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Cyber fellowship sparks innovative ideas

Dr. Will Roper, Assistant Secretary of the Air Force for acquisition, technology and logistics, speaks with members of the fall 2020 AFVentures Fellowship cohort and members of past fellowship cohorts during a virtual fireside chat Oct. 22.

Dr. Will Roper, Assistant Secretary of the Air Force for acquisition, technology and logistics, speaks with members of the fall 2020 AFVentures Fellowship cohort and members of past fellowship cohorts during a virtual fireside chat Oct. 22. The Digital Directorate is a key partner in the AFVentures Fellowship program, which offers Department of Defense personnel immersion learning opportunities to help bridge the gap between the DOD and industry. (Courtesy photo)

HANSCOM AIR FORCE BASE, Mass. – Personnel from the Air Force Life Cycle Management Digital Directorate and Detachment 12’s Kessel Run are using their recent AFVentures Cyber Fellowship experiences to promote innovation and accelerate change within their programs.

Kevin Kelly, technical director for PEO Digital, Capt. Lillian Warner, Red Team lead for Cyber Security Engineering at Kessel Run, and 1st Lt. Greg Barrow, project manager for Unit Level Intelligence at Kessel Run, were among the first cyber cohort of 17 service members selected for the program. Fellows were matched to technology companies based in San Francisco; Los Angeles; Ann Arbor, Michigan; New York and Boston for a six-week virtual immersion October through November 2020.

The Digital Directorate is a key partner in the AFVentures Fellowship program, which offers Department of Defense personnel immersion learning opportunities to help bridge the gap between the DOD and industry. Members of Digital’s contracting team helped execute and administer a Phase III Small Business Innovation Research award to Shift, the talent development company facilitating the fellowship, in September 2020.

“This effort brings tremendous value to our national defense-related mission need in the area of human capital and technology integration with best-in-class commercial engineering and software development companies,” said Capt. Matthew Ruden, Program Executive Office for Digital’s innovation director.

Following this unique experience, the fellows actively sought ways to use lessons learned and the relationships they built to enhance the mission in their respective units.

“The primary goal of the program is to bring some knowledge of the private sector back to the DOD,” said Barrow. “We know that not everything in the government is happening at warp speed and things in tech generally happen quickly, so there are a lot of tools, technology and practices that can be adopted by the DOD.”

Barrow was assigned to the New York-based company SecurityScorecard and, since returning to his unit, he’s encouraged by his team’s innovative mindset.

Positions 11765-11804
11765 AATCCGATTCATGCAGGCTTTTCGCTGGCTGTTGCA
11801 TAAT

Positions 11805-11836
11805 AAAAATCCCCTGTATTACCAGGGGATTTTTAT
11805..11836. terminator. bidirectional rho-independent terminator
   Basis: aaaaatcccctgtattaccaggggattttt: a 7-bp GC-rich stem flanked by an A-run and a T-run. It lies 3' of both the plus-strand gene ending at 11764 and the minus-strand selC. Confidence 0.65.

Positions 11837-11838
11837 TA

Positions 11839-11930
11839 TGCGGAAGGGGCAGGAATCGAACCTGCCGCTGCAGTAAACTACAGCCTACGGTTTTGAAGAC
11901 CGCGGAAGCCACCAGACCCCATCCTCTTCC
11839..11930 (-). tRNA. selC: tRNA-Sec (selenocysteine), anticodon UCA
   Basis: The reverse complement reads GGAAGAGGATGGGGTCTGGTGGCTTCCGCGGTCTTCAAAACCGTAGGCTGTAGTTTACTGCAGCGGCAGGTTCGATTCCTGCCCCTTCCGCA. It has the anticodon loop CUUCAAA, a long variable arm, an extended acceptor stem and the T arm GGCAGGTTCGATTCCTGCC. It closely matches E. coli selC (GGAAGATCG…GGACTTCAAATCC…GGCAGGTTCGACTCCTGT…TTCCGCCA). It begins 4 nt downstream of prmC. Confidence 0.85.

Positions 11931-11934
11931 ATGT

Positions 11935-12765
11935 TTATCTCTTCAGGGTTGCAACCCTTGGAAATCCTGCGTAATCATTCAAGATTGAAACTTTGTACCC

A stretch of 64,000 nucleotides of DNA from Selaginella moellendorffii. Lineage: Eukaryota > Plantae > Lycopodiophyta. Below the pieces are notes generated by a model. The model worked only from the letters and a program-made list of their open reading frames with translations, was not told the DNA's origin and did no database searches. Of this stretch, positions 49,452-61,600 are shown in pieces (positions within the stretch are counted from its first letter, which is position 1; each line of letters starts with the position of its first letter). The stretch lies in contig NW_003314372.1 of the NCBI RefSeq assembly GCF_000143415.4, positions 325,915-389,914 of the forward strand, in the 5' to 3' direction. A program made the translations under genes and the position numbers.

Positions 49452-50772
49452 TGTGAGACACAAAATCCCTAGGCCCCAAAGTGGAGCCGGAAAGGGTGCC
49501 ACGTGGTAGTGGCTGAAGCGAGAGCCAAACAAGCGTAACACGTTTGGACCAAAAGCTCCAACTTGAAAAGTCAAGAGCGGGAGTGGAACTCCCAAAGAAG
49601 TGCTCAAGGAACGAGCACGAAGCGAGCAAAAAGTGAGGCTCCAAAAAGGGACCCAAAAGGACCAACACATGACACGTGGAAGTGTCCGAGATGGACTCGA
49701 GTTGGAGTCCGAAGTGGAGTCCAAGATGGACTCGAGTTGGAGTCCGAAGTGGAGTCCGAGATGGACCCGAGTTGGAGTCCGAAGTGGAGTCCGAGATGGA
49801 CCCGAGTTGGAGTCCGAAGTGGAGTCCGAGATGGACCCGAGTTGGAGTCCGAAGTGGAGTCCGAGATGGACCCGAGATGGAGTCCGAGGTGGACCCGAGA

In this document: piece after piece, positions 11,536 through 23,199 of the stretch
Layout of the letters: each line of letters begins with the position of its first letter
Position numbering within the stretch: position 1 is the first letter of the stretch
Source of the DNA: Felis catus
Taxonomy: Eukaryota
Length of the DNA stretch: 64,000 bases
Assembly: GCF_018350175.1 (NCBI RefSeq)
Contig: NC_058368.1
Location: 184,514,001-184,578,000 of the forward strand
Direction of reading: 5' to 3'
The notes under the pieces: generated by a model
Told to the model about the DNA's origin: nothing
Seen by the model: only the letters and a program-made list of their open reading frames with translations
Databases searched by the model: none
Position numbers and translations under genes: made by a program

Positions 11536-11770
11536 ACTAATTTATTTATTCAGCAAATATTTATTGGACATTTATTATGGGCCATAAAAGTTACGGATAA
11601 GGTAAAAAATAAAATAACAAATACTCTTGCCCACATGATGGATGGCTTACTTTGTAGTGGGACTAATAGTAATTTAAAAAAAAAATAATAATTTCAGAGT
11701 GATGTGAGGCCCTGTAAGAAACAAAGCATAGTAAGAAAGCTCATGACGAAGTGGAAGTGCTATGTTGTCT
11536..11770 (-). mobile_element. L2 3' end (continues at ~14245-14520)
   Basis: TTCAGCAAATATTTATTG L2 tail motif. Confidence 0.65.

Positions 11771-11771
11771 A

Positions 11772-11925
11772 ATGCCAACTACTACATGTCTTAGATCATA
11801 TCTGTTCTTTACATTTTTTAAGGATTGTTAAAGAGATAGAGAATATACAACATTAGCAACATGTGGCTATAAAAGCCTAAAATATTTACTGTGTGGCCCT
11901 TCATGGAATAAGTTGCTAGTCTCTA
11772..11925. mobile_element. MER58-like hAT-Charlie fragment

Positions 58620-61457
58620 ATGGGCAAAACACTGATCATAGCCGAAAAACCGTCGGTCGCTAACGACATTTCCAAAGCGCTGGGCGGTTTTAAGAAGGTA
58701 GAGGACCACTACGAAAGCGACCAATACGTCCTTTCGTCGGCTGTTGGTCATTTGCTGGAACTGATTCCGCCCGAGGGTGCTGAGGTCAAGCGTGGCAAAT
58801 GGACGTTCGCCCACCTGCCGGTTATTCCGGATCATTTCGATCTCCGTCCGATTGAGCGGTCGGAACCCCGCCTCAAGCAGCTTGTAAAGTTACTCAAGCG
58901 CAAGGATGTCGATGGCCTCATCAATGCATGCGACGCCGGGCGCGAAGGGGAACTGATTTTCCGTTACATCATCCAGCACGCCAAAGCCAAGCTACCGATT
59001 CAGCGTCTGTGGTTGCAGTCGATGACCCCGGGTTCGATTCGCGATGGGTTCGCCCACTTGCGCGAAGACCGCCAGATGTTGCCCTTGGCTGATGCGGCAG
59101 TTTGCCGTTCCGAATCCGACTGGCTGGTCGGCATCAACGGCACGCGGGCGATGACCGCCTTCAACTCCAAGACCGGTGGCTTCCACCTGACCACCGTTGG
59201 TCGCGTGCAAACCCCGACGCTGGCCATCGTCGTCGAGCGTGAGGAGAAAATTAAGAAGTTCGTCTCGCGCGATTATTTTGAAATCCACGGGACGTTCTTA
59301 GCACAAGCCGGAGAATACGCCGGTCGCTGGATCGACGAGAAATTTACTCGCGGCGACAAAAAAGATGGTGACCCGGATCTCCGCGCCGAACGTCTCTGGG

“Working with SecurityScorecard gave me an appreciation for Kessel Run, because I see that same willingness to think outside the box within our unit, and it’s really been a source of pride for me,” he said.

Barrow said the “approachable network of people” he met through his fellowship experience will be valuable contacts as he works on different unit level intelligence projects.

Warner is using the network she built during the fellowship to help her Air Force colleagues while she completes Squadron Officer School.

“Some of my venture capital contacts have reached out to see if I know of an Air Force program that might find value in a particular startup’s product,” she said. “I have been able to send out messages to folks I know in different Air Force units to see if they need something that, for example, does data validation or a piece of software that analyzes code. It’s been neat to use my experience in a networking capacity.”

When she returns to her unit at Kessel Run, Warner plans to use her experience working with Anduril, a company focused on software and hardware national security solutions, to enhance communication and understanding around the role of red teams.

“I want to encourage collaborative efforts to enhance the security of Air Force software with the help of startups and other partners,” she said.

Going into the program, Kelly’s intention was to focus on software technologies, like machine learning and artificial intelligence. But after talking with a former fellow and F-22 instructor pilot, Kelly said his focus shifted to developments in microelectronics.

“Some of these technologies that are leading to improvements in high performance computing, 5G and 6G networks and mobile computing can be used to improve the performance of airborne radars and communications,” he said.

Kelly’s experience “accelerated” his regular work and inspired him to branch out into a whole new area.

“In the near term my focus is on defining a reference architecture for machine learning that can be used across a range of problems — along the lines of what Uber does with their Michelangelo machine learning platform,” he said. “Longer term, my focus is on how commercial microelectronics advances will power the next generation of airborne systems, especially on the unmanned jet aircraft like Valkyrie and Skyborg.”

For Kelly and the other fellows, taking time away from day-to-day duties to focus on where technology is moving and how cutting edge commercial technologies could be applied to DOD problems was very valuable.

“The next 10 years will bring much higher performance in computing and communications, especially for mobile systems, and these capabilities when combined with advances in software and machine learning will deliver amazing new products and applications,” Kelly said.